With the automotive industry continuing its recovery, the Association of Vehicle Importers and Distributors, Inc. (AVID) reported 7,952 units sold for March 2019, an 8% increase compared to the 7,380 units sold in March last year. This bucks the trend in the first two months of the year which saw a decline of 8%. For the first quarter of 2019, AVID sold 22,497 units, 3% lower than the 23,038 units reported in the same period last year.
“AVID’s first quarter 2019 performance indicates that the automotive industry has turned the corner and is now experiencing modest recovery. We expect a further upturn in the next three quarters on the back of improved consumer sentiment, the introduction of exciting and innovative vehicles, and the government’s aggressive infrastructure program. AVID aims to be at the forefront of this growth in vehicle sales,” said AVID President Ma. Fe Perez-Agudo.
For March 2019, the Light Commercial Vehicles (LCV) segment registered a 21% year-on-year increase with sales totaling 4,998 units, making it the primary growth and volume driver. The segment rose by 4% in the first three months of the year, bringing the sales tally to 14,168 units. Ford leads the segment with 5,456 units sold in the first quarter.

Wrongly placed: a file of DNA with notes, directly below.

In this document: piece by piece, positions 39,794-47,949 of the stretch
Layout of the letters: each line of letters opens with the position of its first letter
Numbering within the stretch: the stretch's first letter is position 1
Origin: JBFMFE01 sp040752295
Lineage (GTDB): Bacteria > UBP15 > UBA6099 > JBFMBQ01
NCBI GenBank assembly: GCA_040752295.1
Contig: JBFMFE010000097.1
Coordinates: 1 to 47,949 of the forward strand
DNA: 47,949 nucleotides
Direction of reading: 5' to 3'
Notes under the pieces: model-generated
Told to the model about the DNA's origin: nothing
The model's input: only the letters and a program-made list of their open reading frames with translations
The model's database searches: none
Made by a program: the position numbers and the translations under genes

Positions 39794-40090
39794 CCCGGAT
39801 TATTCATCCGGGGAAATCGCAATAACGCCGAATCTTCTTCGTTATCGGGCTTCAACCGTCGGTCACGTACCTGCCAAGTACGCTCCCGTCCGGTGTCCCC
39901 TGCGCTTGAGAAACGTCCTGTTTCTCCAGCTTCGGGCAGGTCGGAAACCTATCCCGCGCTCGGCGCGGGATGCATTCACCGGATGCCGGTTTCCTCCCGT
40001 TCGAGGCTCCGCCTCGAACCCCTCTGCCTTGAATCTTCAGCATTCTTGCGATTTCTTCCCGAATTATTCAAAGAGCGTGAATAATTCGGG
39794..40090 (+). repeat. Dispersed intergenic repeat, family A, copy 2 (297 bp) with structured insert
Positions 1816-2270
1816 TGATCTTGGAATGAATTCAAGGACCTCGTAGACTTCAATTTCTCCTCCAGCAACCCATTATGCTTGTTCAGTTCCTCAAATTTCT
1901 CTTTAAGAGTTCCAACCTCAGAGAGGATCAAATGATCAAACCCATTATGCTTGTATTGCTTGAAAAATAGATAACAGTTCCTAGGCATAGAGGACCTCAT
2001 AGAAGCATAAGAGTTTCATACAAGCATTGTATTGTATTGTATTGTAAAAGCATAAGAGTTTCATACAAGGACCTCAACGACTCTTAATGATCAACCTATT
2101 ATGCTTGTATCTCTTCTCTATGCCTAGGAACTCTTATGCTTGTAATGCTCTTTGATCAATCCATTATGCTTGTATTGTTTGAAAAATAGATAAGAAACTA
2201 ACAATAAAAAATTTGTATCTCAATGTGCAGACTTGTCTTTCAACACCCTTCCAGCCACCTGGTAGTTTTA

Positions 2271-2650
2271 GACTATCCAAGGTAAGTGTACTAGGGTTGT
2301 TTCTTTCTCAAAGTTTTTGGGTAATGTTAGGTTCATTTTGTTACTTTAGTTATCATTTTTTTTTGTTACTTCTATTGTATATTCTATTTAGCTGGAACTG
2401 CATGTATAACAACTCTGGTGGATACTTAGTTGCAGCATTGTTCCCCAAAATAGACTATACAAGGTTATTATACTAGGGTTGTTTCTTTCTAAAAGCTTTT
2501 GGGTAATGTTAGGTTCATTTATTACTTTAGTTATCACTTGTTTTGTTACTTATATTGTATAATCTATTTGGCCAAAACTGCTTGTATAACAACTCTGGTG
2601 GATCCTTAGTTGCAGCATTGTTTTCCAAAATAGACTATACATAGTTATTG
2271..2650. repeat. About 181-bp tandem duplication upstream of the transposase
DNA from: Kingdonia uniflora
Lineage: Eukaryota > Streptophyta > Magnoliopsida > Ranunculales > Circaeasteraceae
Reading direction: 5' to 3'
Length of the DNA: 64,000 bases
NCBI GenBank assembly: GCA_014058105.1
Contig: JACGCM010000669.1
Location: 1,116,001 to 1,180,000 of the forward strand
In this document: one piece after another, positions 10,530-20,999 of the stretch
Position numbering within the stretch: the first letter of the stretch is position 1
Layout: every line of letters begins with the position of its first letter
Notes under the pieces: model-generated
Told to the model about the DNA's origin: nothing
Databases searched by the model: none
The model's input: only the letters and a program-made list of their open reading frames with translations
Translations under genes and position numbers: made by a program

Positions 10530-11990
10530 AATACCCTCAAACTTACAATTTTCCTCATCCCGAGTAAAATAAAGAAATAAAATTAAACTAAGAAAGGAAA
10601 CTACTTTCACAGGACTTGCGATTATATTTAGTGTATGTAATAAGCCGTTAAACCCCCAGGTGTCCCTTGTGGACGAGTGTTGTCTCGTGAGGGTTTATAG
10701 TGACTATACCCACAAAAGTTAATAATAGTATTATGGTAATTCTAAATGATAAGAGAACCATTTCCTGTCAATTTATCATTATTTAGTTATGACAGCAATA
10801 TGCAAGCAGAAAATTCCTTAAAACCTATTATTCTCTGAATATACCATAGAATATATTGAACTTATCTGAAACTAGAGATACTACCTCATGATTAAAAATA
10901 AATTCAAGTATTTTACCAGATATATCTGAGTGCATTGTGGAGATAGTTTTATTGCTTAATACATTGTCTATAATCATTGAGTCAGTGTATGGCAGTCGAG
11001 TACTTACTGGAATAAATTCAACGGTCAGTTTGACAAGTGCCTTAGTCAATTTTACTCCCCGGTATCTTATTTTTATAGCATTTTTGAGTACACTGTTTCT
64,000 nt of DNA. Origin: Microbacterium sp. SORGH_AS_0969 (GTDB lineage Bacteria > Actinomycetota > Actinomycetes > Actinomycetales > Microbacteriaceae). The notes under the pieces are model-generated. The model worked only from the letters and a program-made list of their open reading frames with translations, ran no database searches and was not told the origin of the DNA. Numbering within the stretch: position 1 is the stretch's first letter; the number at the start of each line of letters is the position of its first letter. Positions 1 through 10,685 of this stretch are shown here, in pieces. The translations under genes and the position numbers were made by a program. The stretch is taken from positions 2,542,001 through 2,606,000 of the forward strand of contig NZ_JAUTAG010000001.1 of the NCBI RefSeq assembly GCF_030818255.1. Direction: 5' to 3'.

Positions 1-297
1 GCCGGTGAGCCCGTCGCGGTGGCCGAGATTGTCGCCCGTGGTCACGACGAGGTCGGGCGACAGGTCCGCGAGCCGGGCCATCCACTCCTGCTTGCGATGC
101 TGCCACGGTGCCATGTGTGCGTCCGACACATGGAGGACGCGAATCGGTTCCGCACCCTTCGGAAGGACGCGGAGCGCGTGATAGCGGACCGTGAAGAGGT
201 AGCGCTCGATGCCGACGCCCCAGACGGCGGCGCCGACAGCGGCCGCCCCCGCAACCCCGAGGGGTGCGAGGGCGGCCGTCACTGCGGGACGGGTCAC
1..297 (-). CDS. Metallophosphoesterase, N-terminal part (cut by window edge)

The Passenger Cars (PC) segment declined 9% to 2,831 units in March, and fell 13% to 7,993 units in the first quarter of the year. Hyundai continues to lead this segment with 5,404 units sold during the period.
In the Commercial Vehicles (CV) sector, sales slipped by 2% to 123 units in March and slightly dipped by 1% to 336 in the first quarter. As the leader in this segment, Hyundai posted strong gains with 239 units sold during the period.
“If positive economic fundamentals, including low inflation and rising living standards, are sustained, we can expect a renewed boost to motorization in the country. And AVID is more than ready to offer customers up-to-the-minute innovation in our products and services,” added Ms. Agudo.
The combined effects of easing inflation, lower unemployment rates, and near-term boost from election-related spending is expected to fuel private consumption for the rest of 2019.